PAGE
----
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Hedge Fund Monthly
Relative Value Hedge Funds - Strategy Outline
Guy Cihi, AGS Capital, May 04
March 2004

The Japanese stock market has been non-directional and unstable for more than ten years and fully reflects the ailing Japanese economy. Looking around the world, it is hard to find any traditional financial products profiting steadily under this situation. What is an investor to do? Pair-trading is a relative value investment strategy that seeks to minimise market risk and take advantage during such unstable times.

The term relative value covers a variety of low volatility trading strategies with the consistent theme of attempting to reduce market risk. In other words, the manager seeks to generate a profit regardless of which direction the markets are moving. All relative value strategies minimise market risk by taking offsetting long and short positions in related stocks, bonds and other types of securities.

AGS specialises in pair-trading which means taking equal and offsetting long and short positions in two different stocks which have diverged from their recent normal price patterns. From a statistical viewpoint, securities tend to form short-term price patterns based on the cumulative expression of market sentiment. But no investment strategy is without risk and all relative value investments strategies (including pair trading) seek to replace market risk with "correlation risk" where the prices for two securities are expected to follow a particular pattern.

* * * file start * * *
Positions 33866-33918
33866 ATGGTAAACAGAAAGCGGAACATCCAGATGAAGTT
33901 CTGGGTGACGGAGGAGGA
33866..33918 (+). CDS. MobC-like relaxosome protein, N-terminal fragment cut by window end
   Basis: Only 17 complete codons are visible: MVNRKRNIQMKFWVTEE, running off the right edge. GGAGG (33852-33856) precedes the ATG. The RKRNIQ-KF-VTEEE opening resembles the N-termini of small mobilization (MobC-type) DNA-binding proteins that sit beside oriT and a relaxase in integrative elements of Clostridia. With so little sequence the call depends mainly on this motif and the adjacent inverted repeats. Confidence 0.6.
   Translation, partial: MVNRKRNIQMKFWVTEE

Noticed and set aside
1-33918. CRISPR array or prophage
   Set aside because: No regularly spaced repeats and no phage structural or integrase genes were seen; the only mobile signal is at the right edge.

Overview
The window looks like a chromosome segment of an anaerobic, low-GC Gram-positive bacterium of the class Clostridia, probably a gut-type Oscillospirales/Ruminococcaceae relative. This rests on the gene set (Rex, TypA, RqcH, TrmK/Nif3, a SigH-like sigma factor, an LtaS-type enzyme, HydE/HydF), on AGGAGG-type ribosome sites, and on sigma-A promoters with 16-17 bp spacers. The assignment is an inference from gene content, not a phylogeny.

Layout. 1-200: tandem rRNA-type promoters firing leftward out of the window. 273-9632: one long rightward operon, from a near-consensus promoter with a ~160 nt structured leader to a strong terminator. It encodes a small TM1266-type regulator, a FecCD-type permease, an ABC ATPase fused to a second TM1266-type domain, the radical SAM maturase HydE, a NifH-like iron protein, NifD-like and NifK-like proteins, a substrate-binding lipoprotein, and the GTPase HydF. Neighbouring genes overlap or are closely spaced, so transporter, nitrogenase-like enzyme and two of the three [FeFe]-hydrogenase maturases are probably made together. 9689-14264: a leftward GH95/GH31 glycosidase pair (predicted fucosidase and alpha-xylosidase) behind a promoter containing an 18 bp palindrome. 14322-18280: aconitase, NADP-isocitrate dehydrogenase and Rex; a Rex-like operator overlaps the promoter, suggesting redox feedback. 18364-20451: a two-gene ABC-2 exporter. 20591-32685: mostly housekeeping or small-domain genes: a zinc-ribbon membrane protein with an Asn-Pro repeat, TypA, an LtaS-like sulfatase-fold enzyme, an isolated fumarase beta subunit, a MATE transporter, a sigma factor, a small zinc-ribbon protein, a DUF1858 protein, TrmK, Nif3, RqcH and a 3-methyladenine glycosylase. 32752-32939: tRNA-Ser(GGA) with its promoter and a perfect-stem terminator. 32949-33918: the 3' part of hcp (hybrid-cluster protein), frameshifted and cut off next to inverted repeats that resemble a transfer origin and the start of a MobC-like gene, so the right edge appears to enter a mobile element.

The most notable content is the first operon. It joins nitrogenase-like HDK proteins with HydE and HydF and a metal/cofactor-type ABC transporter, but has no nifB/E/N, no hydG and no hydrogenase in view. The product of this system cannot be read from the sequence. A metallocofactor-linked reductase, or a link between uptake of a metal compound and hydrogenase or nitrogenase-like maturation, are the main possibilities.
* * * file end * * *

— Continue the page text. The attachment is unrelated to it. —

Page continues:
How exactly does pair trading work?

If the market goes up, anyone can easily make profit by buying ETF or investing in a fund managed by a good manager. But when we are not sure the market will go up, can we not make a profit from the stock market? Is it impossible to get a profit in a bear market? The answer to both questions is "NO". Let's look at exactly how pair trading works in very simple terms by taking the example of two stocks A and B.

You are not confident of a recovery in the market and not sure if the Nikkei or Topix will go up or not but you believe stock A's business, products and market are attractive. Still, considering the market, you can't feel sure stock A will go up. At the same time, you think stock B is clearly worse than A and you feel certain the performance of stock B will not surpass the performance of stock A in any case. If your analysis is correct, you can make profit by doing a pair trade as shown.

Suppose you buy stock A with 1 million yen and sell short stock B with the same amount. Here are two possible outcomes.

Scenario 1: The Nikkei drops 5 % over a month

Stock A couldn't avoid falling but only by 2 %. Stock B reacted more to the down market and it dropped 6%. Your A investment sees a 2% (20,000 yen) loss and stock B sees a 6% (60,000 yen) profit. If you exit the pair you could net 40,000 yen.

Scenario 2 The Nikkei rises 5% over a month